He was eventually demobbed in 1946 at which point he went back to playing football. “My mother came home one day and said, ‘Newport County have been here for you’ and I said ‘I’m not going to Newport County.’ I’d just come out of the Navy and I wanted to join Swansea. But even though I’d played a lot of football I was an unknown quantity at the time.”
In the end he joined Newport, which proved to be a decision that changed his life. Although a small player with tiny feet, he was blessed with great balance and blistering pace - something that Leeds United discovered to their cost when the two sides met in an FA Cup tie in 1949.
The Welsh minnows pulled off a surprise 3-1 win at Elland Road, inspired by Williams, who had been up in the early hours of the day to complete his milkround before travelling to Leeds. “The player I was up against was Jimmy Milburn. He was a hard man but he wasn’t the fastest and I was too quick for him.”
His performance was so good he was snapped up by Leeds’s manager Major Frank Buckley who signed him later that summer for £12,000, a sizeable fee in those days. “It was a big thing for me because Major Buckley was possibly one of the best managers in the game at the time. What a character he was.”
Although Leeds remained in the old second division for nearly all of Harold’s time at the club they were a decent team. “We had about five or six internationals and we were a good side.”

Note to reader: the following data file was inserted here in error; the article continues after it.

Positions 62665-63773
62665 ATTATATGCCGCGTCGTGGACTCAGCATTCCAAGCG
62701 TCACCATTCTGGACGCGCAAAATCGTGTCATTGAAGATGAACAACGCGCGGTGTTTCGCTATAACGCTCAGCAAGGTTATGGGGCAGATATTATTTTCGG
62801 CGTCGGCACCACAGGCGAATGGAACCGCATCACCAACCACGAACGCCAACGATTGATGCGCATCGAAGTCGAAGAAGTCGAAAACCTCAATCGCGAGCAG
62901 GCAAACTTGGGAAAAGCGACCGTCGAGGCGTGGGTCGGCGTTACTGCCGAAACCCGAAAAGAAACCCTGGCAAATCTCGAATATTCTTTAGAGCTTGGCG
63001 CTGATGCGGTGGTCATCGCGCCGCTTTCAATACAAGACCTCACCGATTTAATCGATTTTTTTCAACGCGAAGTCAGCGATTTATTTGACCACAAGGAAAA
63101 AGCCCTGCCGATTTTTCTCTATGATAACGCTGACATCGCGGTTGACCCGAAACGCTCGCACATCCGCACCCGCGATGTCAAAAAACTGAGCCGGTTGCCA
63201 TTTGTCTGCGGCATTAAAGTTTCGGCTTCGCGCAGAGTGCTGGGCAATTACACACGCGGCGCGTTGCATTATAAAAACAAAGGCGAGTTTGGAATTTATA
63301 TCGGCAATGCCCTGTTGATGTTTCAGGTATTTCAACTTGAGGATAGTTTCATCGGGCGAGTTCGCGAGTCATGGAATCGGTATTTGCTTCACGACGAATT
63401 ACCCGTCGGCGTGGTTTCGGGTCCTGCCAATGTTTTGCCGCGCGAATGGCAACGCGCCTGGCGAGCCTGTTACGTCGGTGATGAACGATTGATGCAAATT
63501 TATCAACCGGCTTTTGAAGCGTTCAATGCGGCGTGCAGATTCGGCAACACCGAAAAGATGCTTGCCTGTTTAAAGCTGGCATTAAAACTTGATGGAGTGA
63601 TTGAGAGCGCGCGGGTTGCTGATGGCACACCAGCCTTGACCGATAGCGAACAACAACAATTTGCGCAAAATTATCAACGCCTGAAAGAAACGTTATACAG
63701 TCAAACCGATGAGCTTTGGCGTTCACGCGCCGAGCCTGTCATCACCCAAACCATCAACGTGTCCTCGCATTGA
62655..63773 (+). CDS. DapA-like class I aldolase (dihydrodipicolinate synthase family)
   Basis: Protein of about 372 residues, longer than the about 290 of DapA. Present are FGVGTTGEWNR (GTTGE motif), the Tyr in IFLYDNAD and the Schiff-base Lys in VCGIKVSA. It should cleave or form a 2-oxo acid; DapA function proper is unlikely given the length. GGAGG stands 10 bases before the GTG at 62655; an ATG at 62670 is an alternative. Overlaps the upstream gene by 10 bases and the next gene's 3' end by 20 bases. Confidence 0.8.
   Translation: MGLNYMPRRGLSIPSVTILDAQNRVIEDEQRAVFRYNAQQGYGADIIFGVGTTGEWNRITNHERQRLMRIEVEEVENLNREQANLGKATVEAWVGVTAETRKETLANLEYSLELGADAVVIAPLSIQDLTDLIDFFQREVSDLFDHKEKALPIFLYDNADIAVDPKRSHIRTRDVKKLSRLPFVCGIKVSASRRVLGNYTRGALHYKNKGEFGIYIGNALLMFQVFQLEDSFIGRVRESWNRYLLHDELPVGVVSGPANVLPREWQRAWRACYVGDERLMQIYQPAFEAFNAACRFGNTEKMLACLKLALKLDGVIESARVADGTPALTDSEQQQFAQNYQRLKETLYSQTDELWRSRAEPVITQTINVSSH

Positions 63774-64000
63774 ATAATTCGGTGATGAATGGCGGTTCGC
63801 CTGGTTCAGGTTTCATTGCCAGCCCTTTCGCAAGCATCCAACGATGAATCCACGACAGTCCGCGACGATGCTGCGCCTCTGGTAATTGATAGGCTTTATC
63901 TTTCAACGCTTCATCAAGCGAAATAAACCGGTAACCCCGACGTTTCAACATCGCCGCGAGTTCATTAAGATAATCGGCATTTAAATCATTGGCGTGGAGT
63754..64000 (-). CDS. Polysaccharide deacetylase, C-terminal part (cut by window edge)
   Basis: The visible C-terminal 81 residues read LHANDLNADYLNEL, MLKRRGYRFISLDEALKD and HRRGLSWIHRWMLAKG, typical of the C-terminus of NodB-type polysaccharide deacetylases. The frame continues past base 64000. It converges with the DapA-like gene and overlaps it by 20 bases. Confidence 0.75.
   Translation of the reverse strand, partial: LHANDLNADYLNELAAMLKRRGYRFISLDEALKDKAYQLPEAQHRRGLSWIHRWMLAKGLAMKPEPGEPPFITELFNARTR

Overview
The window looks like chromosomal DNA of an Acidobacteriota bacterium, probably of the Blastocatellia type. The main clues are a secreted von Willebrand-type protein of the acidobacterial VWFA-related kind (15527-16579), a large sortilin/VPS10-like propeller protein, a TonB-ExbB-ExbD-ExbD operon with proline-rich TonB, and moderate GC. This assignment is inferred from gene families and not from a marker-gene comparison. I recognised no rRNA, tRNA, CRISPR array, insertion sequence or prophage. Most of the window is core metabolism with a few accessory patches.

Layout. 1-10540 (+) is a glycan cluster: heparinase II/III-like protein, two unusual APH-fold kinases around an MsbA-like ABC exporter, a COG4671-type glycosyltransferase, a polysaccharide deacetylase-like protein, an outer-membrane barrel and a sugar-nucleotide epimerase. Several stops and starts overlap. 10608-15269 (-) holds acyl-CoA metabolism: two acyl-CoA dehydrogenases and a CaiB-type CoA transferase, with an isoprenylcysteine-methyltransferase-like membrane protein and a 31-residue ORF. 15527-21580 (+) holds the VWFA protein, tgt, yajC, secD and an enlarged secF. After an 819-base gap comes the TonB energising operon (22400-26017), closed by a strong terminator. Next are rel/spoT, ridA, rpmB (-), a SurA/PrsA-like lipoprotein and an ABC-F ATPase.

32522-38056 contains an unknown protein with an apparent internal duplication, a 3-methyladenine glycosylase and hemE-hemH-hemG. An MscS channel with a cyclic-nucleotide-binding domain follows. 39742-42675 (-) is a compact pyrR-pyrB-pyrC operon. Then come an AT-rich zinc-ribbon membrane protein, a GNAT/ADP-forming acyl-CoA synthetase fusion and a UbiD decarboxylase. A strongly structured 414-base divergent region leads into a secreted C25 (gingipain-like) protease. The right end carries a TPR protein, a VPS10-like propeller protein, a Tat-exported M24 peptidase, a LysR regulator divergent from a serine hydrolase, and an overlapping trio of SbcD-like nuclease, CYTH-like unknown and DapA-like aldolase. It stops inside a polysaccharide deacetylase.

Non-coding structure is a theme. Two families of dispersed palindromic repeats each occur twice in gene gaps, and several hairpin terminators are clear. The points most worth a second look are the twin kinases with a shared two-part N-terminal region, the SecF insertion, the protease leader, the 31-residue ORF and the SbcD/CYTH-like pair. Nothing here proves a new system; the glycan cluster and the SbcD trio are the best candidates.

The crowds, too, were impressive. “We got to the sixth round of the FA Cup [in the 1949/50 season] and were beaten by the Arsenal one-nil and we had regular crowds of 50,000 on the cup run.”
Harold became an integral part of the team. “What I had was speed and I could play on either wing without any problem,” he says. “I played with a lad called Davie Cochrane, who was a good player as well and a very close friend, and he said to me ‘will you do me a favour, will you play on the left wing?’ and I said ‘no problem.’”
Although Leeds were a Second Division club (until 1956) they arguably had Britain’s best player at the time in John Charles. He and Charles, who he calls “the big fella”, were like brothers and remained close right up to his death in 2004. Harold shakes his head in awe when he talks about his friend’s footballing prowess. “He was the most brilliant footballer. He was that good I don’t think there was anyone better. He was a natural, instinctive footballer.”